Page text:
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Blockchain and the customer

Posted by Steve Harvey, senior business developer at Legal Futures Associate Allianz Legal Protection [1]

Harvey: Ultimately it’s what humans can do, not computers

The term blockchain has become increasingly part of mainstream commentary in the insurance and legal press, with use of the technology entering mainstream business too.

Organisations as big as HSBC are now openly discussing how blockchain is transforming the services they offer customers.

Of course, it’s not only blockchain. We hear plenty about artificial intelligence, machine learning, robotics – the list goes on, usually featured alongside the warning that if we don’t invest in or make full use of these technological developments now, businesses in the finance and legal sectors could face very difficult futures.

‘Project Fear’ anyone?

A very apt response to this came from Paul King, CEO of April King Legal at the Future Lawyer Summit in London in May. In an illuminating panel discussion, Paul pointed out that millennials were suffering from “techno fatigue” and looking for “anchoring” with more traditional approaches.

This summarised a wider discussion about the need to keep a focus on customer relationships, whilst using technology for the “back-end stuff”. Spending time with the client and gaining an understanding of what they want from your organisation remains as important as it ever was.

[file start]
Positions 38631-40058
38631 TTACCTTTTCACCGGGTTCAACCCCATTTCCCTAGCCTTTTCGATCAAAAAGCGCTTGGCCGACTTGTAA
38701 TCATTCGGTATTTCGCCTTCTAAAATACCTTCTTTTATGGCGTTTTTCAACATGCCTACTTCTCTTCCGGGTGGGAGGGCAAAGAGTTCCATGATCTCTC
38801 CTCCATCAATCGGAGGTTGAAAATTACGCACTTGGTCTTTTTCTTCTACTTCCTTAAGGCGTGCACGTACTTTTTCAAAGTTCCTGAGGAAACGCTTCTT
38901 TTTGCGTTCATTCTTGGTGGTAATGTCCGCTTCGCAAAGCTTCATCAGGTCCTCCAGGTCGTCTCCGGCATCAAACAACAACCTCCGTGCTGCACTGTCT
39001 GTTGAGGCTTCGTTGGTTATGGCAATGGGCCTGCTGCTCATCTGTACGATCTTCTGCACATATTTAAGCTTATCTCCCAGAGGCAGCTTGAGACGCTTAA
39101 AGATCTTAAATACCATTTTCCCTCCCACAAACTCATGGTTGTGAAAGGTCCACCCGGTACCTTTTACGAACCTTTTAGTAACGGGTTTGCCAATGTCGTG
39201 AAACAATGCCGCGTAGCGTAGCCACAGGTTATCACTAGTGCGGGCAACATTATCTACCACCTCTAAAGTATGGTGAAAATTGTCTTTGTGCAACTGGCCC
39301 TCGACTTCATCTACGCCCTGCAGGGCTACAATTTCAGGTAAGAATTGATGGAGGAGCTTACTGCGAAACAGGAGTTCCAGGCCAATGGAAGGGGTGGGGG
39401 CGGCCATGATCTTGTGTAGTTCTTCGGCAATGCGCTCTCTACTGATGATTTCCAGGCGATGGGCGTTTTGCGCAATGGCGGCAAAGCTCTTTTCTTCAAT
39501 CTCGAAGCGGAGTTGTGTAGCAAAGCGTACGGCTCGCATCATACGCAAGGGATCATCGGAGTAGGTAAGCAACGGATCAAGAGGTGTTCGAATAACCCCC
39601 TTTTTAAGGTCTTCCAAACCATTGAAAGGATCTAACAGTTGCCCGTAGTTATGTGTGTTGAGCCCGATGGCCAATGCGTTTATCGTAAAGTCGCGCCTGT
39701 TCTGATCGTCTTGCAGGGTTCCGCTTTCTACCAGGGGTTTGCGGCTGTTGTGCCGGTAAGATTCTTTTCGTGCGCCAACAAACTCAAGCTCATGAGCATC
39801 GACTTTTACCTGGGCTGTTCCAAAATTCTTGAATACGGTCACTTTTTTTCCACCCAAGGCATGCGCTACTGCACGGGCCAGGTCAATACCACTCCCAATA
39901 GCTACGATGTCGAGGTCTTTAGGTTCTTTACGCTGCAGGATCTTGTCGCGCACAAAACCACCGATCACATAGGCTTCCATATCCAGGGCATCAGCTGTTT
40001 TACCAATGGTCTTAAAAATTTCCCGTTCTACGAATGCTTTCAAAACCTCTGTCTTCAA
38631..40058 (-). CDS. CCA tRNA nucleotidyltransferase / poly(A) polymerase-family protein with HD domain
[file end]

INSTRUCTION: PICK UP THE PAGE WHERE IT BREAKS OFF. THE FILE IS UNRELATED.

However technologically advanced and ‘clever’ machines may get, they’re no substitute for human interaction and engagement with the real business issues of the day.

I should clarify what I mean by the phrase ‘however clever machines may get’. I’m not of the school of thought that machines can ‘get the upper hand’ in society. A machine can only operate up to the limits of its design parameters and so can only be as clever as we design them to be. As such, they’ll never be anything more than a tool to help us do the real work.

All of that is an aside to my main point: a business’s engagement with its customers succeeds on the basis of the customer being, and being seen to be, valued. A machine can’t do that. There’s no doubt however, that the customer experience can be enhanced by using new technologies, as long as they’re kept in the proper perspective.

Insurance and law share common ground – they’re people and finance businesses. Keeping the balance right between the ‘use’ (for want of a better word) of people or machines is the challenge in this digital age.

The undoubted benefits of blockchain are numerous, for example:

These benefits are deep and wide enough to make blockchain a very valuable tool for the finance sector. The goals of achieving better customer service and lower costs will surely mean that this technology is going to have an increasingly broad appeal and application.

To use an historical analogy, the early stages of the Industrial Revolution may have been expedited by the building of canals, but a much greater facilitator of development was the innovation of the railway.

As disruptors go, I think blockchain is in the ‘railway’ order of magnitude, but it was the likes of humans like Robert Stephenson and Brunel who had the ideas, vision and capability of turning the innovation into customer-centric reality.

What blockchain technology is capable of is immense, but the best customer benefit will arise from its wise and considered human application.